Dokken: Minneapolis couple pedaling and paddling their way around perimeter of Minnesota
Tony and Kathy Mommsen launched their 18½-foot Wenonah Odyssey canoe loaded with two Trek 520 touring bicycles, a small makeshift canoe trailer and various camping gear into the St. Croix River at St. Croix Falls, Wis., on Aug. 2. Since then, they’ve pedaled or paddled across southern Minnesota on an east-west route that eventually took them to the Red River and north to Kittson County near the Manitoba border in far northwest Minnesota.
WARROAD, Minn. -- They’ve been pedaling or paddling since early August, and now, a Minneapolis couple is almost done with the first leg of their quest to travel the perimeter of Minnesota by bicycle and canoe.
Tony and Kathy Mommsen launched their 18½-foot Wenonah Odyssey canoe loaded with two Trek 520 touring bicycles, a small makeshift canoe trailer and various camping gear into the St. Croix River at St. Croix Falls, Wis., on Aug. 2.
Since then, they’ve pedaled or paddled across southern Minnesota on an east-west route that eventually took them to the Red River and north to Kittson County near the Manitoba border in far northwest Minnesota.
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Wednesday night, Sept. 8, they were camping in Warroad. Their goal is to reach Rainy Lake sometime in the next week or so.
The trip to this point has been “really good,” Tony Mommsen said Wednesday night by phone from Warroad.
“I said to Kathy today, I think we’ve only had like seven or eight days total of bad weather or kind of rough weather out of 37 days so far,” said Mommsen, 63, a semi-retired graphic artist and web designer. “Roadways have been great, and the waterways, too, have been good, so it’s been a good trip.”
The south shore of massive Lake of the Woods loomed large on the next day’s agenda, and Kathy, 66, a ceramic artist, was on an errand to find a better map of the big lake. They planned to paddle from Warroad to Rocky Point on Thursday, Sept. 9, and perhaps finish the trek along the south shore to the mouth of the Rainy River the next day.
If the wind is too strong, Mommsen said, they’ll strap the canoe onto the trailer behind his bike, and they’ll pedal their way east up and along the Rainy River to Rainy Lake instead. They’ll continue their trip next spring or summer on a route that will take them across Voyageurs National Park into the Boundary Waters Canoe Area Wilderness and down the North Shore through Duluth and eventually back to the Twin Cities.
The logistics for next year’s leg of the trip are a work in progress, he said.
“Our original idea was to start and end all in one season and then it’s just seamless,” Mommsen said. “We were originally going to start in the Boundary Waters and do the Boundary Waters first, but the fires changed that.”
The inspiration for the trip came from a podcast he’d listened to about a bicyclist who had pedaled around the perimeter of Texas, Mommsen said.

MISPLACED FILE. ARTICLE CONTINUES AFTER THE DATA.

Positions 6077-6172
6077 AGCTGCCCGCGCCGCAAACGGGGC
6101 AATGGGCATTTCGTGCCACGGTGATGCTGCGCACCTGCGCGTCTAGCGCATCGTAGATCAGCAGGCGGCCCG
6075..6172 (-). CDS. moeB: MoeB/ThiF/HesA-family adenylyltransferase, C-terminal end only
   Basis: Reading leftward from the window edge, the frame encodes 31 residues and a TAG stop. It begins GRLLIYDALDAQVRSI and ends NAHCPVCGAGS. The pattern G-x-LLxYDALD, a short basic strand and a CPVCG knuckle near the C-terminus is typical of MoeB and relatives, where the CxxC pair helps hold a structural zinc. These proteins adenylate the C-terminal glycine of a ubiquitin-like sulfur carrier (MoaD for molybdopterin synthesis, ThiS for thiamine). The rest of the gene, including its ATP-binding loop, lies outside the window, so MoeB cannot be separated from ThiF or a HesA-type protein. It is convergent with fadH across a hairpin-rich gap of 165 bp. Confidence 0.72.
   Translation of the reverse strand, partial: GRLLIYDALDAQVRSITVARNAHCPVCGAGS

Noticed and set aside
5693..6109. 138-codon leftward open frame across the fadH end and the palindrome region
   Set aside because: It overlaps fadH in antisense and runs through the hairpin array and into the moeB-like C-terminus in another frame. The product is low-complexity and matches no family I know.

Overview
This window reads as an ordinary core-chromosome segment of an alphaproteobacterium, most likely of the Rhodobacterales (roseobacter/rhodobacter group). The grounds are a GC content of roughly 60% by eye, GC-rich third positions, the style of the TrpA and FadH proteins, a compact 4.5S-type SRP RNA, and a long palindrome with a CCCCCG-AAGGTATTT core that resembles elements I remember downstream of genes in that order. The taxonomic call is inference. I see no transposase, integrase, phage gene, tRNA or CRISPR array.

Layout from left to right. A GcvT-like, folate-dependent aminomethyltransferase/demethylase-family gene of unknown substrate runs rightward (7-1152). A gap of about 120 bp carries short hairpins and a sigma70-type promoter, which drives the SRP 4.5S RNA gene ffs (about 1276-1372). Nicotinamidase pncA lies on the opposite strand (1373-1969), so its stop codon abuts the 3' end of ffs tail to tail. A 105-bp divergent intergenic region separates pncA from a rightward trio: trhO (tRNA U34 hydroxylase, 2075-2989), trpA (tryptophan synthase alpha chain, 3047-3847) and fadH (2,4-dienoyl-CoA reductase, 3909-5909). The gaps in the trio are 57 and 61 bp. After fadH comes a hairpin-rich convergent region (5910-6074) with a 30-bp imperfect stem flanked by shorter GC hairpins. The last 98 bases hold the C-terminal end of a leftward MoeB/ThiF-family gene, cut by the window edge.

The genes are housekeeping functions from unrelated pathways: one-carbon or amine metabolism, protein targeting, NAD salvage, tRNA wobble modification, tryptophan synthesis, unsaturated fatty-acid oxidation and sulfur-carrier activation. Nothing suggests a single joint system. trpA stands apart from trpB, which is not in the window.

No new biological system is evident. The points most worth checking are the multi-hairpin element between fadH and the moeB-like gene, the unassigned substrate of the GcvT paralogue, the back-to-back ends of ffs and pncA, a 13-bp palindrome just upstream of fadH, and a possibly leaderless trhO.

That got the wheels turning, so to speak.
“We had never pulled a canoe behind a bike but we would walk around with a canoe on a trailer, and I’ve seen people pull a kayak behind a bike so I thought it was doable,” Mommsen said, adding he purchased a hitch made specifically for towing with a bicycle from a company in Guelph, Ont. “And then when I looked at a map, I realized that, except for the Rainy River, all of the rivers go clockwise around the state so you could do it all downstream.”
The number of places they’d never been added to the appeal, Mommsen says.
“There were a lot of things that would have been new to both of us,” he said. “And Kathy and I have done a lot of bike camping and canoe camping and it just really seemed to fit.”
From St. Croix Falls, they paddled into the Mississippi River at Prescott, Wis., and downstream to La Crescent, Minn.. From there, they biked to Houston, Minn., where they picked up the Root River Trail, a 40-mile rail-to-trail route.
“We thought it was just a great chance for us to get warmed up with the trailer and all of our gear and stuff,” Mommsen said. “We had 40 miles of flat, easy practice.”
Their bicycle route across southern Minnesota included such communities as Preston, Austin, Blue Earth, Fairmont, Pipestone, Hendricks, Marietta and Ortonville. After two days paddling Big Stone Lake, they bicycled past the Bois de Sioux River, which was dry, Mommsen says, and resumed paddling at the mouth of the Red River in Wahpeton, N.D. Their trip north along the Red River included three days of pedaling and six days of paddling. They spent two days at the Red River State Recreation Area in East Grand Forks before biking and canoeing north to the Highway 175 crossing west of Hallock.
This past week’s travels included overnight stays in Lake Bronson, Badger and Warroad. They’ve tried to stop and enjoy the sites along the way as much as possible, Mommsen says. No doubt, their modes of transportation get people’s attention.
“Half the time, you run into somebody and they have a story to tell,” Mommsen said. “We enjoy that. It’s been great – a lot of cute towns, a lot of nice places.
“We both really liked Grand Forks; we’d never been there.”
Despite the load, their equipment has held up well, Mommsen says, although canoeing in rough water can be dicey with full-size bicycles onboard.
“It feels just like a regular trip,” he said. “It doesn’t feel like it’s crazy. It has a certain fluidity that I like. You don’t have to deal with shuttling – you just paddle this much of this river and then you get out and bike for a few miles.
“I don’t know if I’ll do another trip exactly like it again, but it’s been really fun.”